CSS and (X)HTML

What is CSS?

Cascading Style Sheets (CSS) is, simply put, a method of sending a set of instructions on how to render the appearance, and even the layout, of a web page to the viewer's web browser.

Historically, web pages began as simple text documents with very few options for formatting text. Later technology enabled the use of elements other than type, such as images in web documents. We naturally began to search for methods to lay out text and images that resembled printed layouts, with text that could wrap around images, provide neat-looking headers, create text columns, etc. The most common way to accomplish this used tables to place text and graphics within and to create columns. Often this type of layout required nesting one table within another within an other ...a virtual nightmare for both the web designer to maintain, and for a web browser to render. Load times of pages containing table-based layout are longer. Place-holding "transparent" graphics also slow down performance. Minor changes in the table design can break the entire look of the layout.

The logical next step was to create a way for a web site's content to be separated from its appearance. The World Wide Web Consortium (W3C) began developing an ever-evolving way for the web designer to control the layout and appearance of his web sites without using tables: CSS.

Maybe you've been using some CSS to style portions of the content of your web pages, such as text colors and colors and sizes of page headings. Maybe now you are ready to learn more about using CSS to totally control the look and layout of your sites. My goal is not to teach you how to do this, for there are plenty of good books and web sites already out there. Instead, I hope to share a little of what I've learned, and provide you with references to existing materials.

I personally prefer using external style-sheets for my web sites and either importing them or linking them in the <head> tag of my XHTML documents. My reason for doing so is that I then need only make changes or additions in one document rather than in a handful. It also allows for flexibility of styles between pages if certain pages in the site require special formatting.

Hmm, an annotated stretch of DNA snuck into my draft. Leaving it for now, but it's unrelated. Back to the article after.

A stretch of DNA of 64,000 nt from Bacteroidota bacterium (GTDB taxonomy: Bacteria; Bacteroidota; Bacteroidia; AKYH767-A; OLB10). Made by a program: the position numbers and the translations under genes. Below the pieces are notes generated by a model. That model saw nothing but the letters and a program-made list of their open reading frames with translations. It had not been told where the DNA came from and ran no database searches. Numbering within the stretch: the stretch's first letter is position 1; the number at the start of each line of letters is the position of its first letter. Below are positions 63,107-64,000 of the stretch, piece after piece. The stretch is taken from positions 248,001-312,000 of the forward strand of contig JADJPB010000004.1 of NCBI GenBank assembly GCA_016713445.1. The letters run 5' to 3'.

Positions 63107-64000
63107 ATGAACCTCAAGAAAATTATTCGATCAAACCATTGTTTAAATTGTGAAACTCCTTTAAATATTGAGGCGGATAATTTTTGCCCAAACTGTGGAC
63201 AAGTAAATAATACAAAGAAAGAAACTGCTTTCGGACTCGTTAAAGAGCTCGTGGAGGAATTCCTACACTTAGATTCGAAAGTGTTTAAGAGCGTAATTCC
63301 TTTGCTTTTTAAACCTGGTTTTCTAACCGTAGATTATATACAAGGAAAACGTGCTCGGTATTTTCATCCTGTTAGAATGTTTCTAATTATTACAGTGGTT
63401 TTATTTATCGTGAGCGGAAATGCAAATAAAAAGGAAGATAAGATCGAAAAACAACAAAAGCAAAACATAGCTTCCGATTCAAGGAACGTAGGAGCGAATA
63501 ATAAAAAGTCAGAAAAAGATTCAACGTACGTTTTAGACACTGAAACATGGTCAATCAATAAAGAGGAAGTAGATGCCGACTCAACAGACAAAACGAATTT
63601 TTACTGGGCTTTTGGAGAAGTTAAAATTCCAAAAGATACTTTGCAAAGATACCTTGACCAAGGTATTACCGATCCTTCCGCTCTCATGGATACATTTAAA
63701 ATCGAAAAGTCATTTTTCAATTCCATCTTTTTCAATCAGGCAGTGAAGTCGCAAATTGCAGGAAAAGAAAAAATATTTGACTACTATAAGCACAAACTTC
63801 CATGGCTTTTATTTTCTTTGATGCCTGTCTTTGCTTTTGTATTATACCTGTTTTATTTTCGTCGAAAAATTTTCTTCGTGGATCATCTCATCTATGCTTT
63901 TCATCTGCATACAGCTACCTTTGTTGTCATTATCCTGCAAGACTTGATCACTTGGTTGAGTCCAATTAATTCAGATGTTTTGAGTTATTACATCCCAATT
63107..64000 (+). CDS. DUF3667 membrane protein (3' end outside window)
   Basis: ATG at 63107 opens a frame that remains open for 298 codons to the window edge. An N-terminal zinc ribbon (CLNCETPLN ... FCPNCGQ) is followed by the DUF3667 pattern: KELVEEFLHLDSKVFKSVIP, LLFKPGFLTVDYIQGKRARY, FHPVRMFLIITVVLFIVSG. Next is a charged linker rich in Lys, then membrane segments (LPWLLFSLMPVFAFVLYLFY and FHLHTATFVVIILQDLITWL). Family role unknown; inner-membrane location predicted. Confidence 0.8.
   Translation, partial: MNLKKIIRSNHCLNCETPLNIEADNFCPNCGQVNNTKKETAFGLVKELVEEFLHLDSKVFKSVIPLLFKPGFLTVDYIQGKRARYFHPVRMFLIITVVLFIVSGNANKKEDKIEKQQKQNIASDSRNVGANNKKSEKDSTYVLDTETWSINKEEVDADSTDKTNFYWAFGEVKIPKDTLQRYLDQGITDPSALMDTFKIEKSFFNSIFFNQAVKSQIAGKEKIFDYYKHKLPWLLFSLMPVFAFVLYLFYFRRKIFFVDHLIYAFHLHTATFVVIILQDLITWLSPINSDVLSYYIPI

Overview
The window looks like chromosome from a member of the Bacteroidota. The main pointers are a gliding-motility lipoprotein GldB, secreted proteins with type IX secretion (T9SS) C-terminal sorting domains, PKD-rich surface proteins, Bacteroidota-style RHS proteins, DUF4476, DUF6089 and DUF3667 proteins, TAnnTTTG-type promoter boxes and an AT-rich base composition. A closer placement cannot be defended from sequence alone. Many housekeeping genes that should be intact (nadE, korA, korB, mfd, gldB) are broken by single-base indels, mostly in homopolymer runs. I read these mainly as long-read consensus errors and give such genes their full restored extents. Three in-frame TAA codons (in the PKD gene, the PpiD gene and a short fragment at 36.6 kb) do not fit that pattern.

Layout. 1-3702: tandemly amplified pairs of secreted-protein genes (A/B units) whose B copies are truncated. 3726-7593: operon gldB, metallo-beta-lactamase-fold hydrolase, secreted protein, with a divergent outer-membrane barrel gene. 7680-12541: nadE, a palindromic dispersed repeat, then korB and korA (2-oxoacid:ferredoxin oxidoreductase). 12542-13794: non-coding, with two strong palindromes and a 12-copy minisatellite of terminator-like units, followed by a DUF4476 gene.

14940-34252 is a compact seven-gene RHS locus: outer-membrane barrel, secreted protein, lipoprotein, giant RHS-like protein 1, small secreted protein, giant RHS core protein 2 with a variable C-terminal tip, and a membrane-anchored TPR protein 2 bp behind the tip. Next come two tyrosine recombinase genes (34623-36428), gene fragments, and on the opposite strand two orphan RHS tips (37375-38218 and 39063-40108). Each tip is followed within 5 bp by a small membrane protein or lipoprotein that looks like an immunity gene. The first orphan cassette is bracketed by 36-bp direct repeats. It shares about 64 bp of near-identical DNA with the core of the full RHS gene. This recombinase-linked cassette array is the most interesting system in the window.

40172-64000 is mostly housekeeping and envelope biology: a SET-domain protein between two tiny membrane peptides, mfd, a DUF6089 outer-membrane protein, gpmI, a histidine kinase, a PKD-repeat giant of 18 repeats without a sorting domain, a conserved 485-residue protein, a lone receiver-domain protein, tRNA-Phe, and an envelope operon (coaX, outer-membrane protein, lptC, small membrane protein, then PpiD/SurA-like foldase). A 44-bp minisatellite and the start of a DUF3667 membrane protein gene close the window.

What is "standards-based" web design?

Standards-based web design simply means that you're using the current CSS and markup (XML, XHTML, HTML, for example) standards set by the W3C. It means that you're using CSS and markup that is well-formed and validates. How do you know if your "code" will validate? The W3C offers a validation service for both CSS and markup. See the External Links section in the Sidebar for links to the validators. They are worth a bookmark!

Why use standards-based web design? Avoiding proprietary markup and CSS assures cross-browser compatibility. The newer browser versions support the W3C standards (finally!), and more will in the future. This makes for forward-thinking design. Standards-based pages require less bandwidth. They allow for greater accessibility, and are better optimized for search engines, thereby providing your site with a greater viewing audience.

If you're concerned that you can't make a "pretty" web site, or one with "bells and whistles" because you're using standards-based design, have a look at the CSS Zen Garden.

What is XHTML?

XHTML is Extensible Hypertext Markup Language, codes that identify parts and characteristics of documents. It combines XML and HTML. It was developed as a transitional language between the two. There are some differences between the two that take some getting used to, but making the change from HTML to XHTML is fairly easy. I've included a link that will get you started in the External Links in the sidebar.

Putting It Together

With advances in the technologies that people use to view web sites, it becomes even more important to design using CSS and web standards. Hardware with new screen sizes seem to spring up daily (cell phones, hand-held devices, etc.). Standards-based design is a good beginning to making your web content more accessible to users who must use adaptive hardware and software (text-readers, aids for low vision, etc.). If standards-based design makes the designer's job easier, makes the browser's rendering easier, the web-server's job easier, and the end-user's experience better, why NOT implement standards-based design?